Plaintiff commenced an action to recover for alleged injuries she sustained when she tripped and fell over a rug in the entrance to a Smokey Bones restaurant. Defendant filed a motion for summary judgment arguing that Plaintiff was unable to establish that a defective or dangerous caused her fall and that, even if Plaintiff’s fall was caused by a defective or dangerous condition, she was unable to establish that Defendant created or had actual notice of the condition.
The Court found that admissible evidence exists in the record that, prior to Plaintiff’s fall, a carpet or rug was bunched up or folded up in the entrance to Defendant’s restaurant, causing a dangerous condition. The evidence was in the form of hearsay which Defendant was unable to prove was inadmissible. Determining that a dangerous condition existed, the Court then found that no evidence or argument had been presented showing that Defendant created or had actual notice of the dangerous condition. Turning next to the issue of constructive notice, the Court found that the only possible evidence of constructive notice is the fact that, at the time of Plaintiff’s fall, a greeter was present at the greeter station about ten feet away from where Plaintiff fell. The Court determined that it does not appear that the mere proximity of the greeter to the dangerous condition would suffice to give rise to constructive notice to Defendant under the circumstances. Finding that no admissible evidence exists that the condition existed long enough for an employee of Defendant to remedy the dangerous condition, the Court granted Defendant’s motion.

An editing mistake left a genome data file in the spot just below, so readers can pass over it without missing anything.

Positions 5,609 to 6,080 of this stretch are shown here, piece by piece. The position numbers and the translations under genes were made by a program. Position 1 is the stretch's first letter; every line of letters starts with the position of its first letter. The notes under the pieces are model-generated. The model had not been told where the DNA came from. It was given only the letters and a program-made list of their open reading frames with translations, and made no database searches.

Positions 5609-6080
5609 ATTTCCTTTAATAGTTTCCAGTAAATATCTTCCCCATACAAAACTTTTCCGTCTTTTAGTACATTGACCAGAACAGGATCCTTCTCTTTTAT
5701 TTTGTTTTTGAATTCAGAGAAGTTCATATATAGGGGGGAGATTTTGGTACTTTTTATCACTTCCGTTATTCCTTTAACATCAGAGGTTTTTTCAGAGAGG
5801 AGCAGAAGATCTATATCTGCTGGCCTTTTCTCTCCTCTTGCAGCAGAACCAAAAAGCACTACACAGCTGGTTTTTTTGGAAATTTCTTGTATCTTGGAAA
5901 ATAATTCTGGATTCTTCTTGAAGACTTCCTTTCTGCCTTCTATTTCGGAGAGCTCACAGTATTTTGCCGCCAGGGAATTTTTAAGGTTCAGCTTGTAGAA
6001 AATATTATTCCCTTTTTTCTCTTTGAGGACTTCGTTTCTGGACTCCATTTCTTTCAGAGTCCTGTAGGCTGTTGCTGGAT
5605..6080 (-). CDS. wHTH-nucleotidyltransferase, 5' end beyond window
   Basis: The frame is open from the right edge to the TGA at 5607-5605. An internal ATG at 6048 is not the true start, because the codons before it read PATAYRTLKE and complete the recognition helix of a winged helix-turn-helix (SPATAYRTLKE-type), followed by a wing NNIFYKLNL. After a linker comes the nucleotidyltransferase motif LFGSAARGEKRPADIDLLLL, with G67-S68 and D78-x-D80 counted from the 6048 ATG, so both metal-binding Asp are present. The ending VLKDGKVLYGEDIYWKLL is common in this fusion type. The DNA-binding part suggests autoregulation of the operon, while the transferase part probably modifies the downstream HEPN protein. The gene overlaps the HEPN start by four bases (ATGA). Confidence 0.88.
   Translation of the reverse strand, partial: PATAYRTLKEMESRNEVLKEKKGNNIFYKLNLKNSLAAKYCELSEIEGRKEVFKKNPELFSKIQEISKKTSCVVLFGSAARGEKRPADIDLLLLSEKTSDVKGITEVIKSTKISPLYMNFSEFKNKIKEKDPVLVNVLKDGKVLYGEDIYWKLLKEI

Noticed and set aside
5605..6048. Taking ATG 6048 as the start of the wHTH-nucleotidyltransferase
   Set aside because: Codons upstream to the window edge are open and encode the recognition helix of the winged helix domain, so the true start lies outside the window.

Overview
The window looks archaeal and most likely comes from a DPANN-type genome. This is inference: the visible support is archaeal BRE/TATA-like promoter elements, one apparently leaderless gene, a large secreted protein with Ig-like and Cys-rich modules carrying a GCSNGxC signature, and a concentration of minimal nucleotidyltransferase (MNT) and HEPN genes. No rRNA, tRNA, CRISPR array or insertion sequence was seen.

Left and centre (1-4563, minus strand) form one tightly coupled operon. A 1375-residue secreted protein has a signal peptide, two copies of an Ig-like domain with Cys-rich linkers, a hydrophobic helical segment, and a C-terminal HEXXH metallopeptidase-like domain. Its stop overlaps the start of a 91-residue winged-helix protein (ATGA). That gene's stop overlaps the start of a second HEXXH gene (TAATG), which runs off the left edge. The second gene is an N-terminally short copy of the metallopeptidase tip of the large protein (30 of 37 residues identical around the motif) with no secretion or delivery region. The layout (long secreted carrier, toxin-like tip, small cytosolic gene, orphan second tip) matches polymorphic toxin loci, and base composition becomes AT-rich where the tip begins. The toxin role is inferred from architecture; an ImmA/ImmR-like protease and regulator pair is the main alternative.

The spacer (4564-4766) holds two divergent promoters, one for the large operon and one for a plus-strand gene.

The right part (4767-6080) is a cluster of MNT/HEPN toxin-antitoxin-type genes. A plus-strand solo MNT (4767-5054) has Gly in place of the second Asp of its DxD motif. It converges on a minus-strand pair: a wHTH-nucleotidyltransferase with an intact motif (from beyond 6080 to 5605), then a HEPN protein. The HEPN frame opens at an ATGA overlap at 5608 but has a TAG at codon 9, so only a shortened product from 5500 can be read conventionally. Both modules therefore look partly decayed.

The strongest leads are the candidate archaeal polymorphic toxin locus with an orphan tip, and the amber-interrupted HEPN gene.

School District & Municipal Liability
By: Anastasia M. McCarthy [email protected]
Dear Readers,July 20, 2022 R.B. v. Sewanhaka Central High School District
Appellate Division, Second Department
(Decision available upon request).
After three months of maternity leave, I am happy to return to the office and business as usual. Although I had a very nice (and busy) time off with the mini-McCarthys, Josie and Elliot, it is nice to get back to the practice of law and all it entails. Call me a nerd, but I do enjoy the job (and my colleagues).
This summer was a whirlwind. We welcomed Elliot at the end of May and spent a lot of time together as a family. We visited the Buffalo Zoo and the Strong Museum of Play in Rochester; we marched in the Rochester Pride Parade, vacationed with my parents in Western Massachusetts, and spent a lot of time in the pool and at our local library. Josie also played her second season of soccer and celebrated her third birthday with a unicorn themed pool party last weekend. We are now getting ready for a family trip to Toronto during Labor Day weekend.
As the summer comes to a close, it seems fitting to bring you two school-related cases—the first is a premises liability case before the Second Department and the second is a Second Circuit case discussing New York’s vaccination requirements for school-aged children.
The Appellate Court revives a premises liability claim related to a glass panel in a display case finding issues of fact on notice of hazard as well as the open, obvious, and inherently dangerous nature of the alleged hazard.